When he’s not writing for magazines, online publishers, or his own edification, Rob Goyanes spends much of his time curating for the artistically malnourished city of Miami. Malnourished, you might ask? How so? Well, for all intents and purposes, and for most independent touring acts, Miami’s at the end of the world—it’s a city you have to basically reverse out of—and as such, fewer bands pass through than a smaller city somewhere on the East Coast tour trajectory like Richmond or Chapel Hill. Though now a resident of New York City, Goyanes has maintained his hometown roots through the Miami Music Club—a short-lived showspace that became an events coordination agency and has continued flexing and spreading its swampy tendrils throughout the Miami area. That said, throughout the years, Goyanes has maintained a somewhat nomadic lifestyle—a birth in Miami, maybe a stint in Ohio… hell, maybe even a stopover in Europe.
On Pain Is a Language, Goyanes pairs his love for curation with his admirable travel/living itinerary, though he never quite forgets his South Florida home. For instance, the song “Franz Kafka’s Degreaser” references Miami party-rock boy-band Ben Katzman’s Degreaser in addition to, well, Franz Kafka. It’s a confounding combination, but in 2016—a time of transchronological wonder, expectancy, and even over-saturation—it’s only natural. I mean, surely someone who frequents garage rock shows has read at least a portion of The Trial, right?
That’s only a part of Rob’s absurdity-gone-wise routine. “Life is a dull creamsicle,” he mumbles at the tape’s opening, “watch it melt away.” Rob takes that scene from Forrest Gump—you know the one—and makes it both pessimistic and humorous. And then his hypnotic dance beat comes in, lurching and throbbing past the brain’s center of profundity and into whatever controls head bobs. As if nodding to his own projection of comedy meeting deep, radical thought, on “Every Other Day,” Goyanes inserts a long sample from the late, great Spalding Gray, full of expletives and pejoratives, that chronicles the symptoms of living in New York—a process with which he is no doubt familiar, and which, according to Mr. Gray, accepts the lexicon of “cunt,” “bitch,” and, most importantly, “Die, Die, Die!” Actually, maybe that’s not too far from the words he was used to hearing in Miami.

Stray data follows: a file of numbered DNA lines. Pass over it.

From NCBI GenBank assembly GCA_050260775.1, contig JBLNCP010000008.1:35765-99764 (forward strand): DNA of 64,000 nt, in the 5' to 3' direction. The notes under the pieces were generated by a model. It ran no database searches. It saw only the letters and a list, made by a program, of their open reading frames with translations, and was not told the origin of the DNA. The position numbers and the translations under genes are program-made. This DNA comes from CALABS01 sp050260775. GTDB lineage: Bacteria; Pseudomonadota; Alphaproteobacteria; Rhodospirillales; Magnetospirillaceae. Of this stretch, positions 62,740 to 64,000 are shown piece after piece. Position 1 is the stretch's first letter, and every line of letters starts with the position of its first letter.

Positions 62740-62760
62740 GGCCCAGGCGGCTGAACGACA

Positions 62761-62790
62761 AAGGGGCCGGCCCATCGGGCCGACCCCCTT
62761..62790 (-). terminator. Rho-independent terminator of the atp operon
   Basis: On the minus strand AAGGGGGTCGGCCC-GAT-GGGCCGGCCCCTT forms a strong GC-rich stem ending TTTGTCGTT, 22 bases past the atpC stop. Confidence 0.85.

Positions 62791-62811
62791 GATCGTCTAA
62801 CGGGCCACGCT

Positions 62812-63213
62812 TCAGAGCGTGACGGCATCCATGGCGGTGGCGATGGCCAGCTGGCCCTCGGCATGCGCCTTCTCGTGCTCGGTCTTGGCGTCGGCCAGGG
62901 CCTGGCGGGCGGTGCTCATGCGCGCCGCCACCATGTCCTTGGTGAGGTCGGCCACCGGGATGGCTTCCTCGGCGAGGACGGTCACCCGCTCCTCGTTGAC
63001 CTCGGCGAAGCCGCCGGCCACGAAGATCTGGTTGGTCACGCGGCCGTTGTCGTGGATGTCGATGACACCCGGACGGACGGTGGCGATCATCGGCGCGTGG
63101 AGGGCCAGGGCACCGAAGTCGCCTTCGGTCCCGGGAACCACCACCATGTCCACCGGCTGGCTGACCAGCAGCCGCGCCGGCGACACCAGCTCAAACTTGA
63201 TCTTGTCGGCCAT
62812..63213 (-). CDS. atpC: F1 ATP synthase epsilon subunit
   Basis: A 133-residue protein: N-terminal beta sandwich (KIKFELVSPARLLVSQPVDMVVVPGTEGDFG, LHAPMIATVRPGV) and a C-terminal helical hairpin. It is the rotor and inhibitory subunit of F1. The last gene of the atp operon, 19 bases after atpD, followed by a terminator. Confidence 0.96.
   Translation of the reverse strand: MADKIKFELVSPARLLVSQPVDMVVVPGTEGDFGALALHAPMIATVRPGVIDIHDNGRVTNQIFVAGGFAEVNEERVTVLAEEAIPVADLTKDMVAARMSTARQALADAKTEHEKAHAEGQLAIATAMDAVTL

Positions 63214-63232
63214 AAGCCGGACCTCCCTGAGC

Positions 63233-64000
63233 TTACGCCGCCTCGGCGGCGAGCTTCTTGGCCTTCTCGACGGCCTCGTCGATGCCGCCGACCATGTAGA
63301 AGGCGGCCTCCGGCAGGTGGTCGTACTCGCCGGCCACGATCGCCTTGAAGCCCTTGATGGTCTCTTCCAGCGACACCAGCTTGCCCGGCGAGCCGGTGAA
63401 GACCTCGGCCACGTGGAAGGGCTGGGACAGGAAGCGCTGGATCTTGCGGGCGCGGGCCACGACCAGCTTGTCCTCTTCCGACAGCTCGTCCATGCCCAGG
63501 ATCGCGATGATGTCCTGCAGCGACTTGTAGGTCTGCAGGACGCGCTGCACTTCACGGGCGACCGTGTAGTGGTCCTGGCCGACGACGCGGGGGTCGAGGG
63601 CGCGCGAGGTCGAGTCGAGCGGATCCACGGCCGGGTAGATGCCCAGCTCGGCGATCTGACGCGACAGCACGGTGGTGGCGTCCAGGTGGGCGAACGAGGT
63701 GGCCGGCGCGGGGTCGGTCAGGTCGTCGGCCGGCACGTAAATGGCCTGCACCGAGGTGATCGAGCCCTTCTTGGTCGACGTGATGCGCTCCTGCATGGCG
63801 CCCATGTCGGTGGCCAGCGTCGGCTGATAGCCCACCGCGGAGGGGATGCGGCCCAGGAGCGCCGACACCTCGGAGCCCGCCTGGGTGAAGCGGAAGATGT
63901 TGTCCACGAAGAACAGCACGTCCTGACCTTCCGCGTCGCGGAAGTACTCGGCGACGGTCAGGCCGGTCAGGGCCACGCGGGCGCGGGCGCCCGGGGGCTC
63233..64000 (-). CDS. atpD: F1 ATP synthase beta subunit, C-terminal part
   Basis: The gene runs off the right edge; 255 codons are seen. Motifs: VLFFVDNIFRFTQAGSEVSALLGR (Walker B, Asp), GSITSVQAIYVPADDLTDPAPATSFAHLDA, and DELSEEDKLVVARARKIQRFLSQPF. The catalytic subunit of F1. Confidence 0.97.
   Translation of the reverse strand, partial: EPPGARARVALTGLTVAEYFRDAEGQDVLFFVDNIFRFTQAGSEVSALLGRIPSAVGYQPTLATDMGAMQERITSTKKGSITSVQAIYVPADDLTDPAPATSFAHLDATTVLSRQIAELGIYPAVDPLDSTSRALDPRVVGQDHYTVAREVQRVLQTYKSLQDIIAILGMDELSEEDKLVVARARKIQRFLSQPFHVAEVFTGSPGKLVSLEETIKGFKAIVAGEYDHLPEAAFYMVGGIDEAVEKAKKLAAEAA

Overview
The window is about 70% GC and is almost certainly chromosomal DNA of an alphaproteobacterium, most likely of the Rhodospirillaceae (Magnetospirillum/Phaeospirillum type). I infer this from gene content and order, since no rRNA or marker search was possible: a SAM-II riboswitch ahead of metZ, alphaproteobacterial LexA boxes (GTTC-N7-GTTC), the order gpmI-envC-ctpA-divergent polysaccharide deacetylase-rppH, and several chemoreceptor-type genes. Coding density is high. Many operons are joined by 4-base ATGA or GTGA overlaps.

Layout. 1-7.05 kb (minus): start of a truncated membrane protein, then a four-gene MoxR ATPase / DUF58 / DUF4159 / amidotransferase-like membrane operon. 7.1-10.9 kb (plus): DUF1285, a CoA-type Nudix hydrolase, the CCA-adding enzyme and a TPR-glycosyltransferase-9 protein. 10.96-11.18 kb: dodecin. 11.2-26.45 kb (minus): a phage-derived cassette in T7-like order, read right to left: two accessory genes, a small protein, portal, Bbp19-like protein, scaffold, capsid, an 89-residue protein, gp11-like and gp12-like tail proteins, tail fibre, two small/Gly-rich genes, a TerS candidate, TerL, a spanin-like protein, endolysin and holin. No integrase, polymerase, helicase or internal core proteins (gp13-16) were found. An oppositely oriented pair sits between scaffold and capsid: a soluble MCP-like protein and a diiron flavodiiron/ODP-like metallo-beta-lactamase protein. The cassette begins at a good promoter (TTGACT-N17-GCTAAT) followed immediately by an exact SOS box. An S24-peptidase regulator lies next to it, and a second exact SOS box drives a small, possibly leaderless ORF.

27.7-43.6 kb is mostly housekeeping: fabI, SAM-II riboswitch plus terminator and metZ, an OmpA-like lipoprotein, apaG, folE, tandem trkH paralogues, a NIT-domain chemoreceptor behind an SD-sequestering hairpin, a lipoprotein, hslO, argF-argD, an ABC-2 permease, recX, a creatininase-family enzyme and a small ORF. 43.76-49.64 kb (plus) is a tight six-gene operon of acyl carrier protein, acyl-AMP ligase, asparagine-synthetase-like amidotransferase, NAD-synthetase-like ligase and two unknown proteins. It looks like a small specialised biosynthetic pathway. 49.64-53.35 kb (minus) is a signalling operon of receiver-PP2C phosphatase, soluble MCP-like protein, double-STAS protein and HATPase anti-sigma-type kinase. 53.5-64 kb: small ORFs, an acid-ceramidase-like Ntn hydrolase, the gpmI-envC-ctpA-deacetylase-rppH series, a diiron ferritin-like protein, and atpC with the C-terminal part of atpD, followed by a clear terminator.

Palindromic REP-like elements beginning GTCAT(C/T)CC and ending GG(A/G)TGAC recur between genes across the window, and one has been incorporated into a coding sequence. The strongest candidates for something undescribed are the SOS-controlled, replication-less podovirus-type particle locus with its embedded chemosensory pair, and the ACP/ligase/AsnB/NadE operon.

Pain Is a Language is a cassette about the effects of geography, and it’s one that excels at inspecting transience. It acknowledges that, while a living situation in flux can be somewhat perilous, it is also incomparably interesting, and the experiential or intellectual rewards of doing so may be quite splendid.
01) Dull Creamsicle
02) Pain Is a Language
03) Franz Kafka’s Degreaser
04) Every Other Day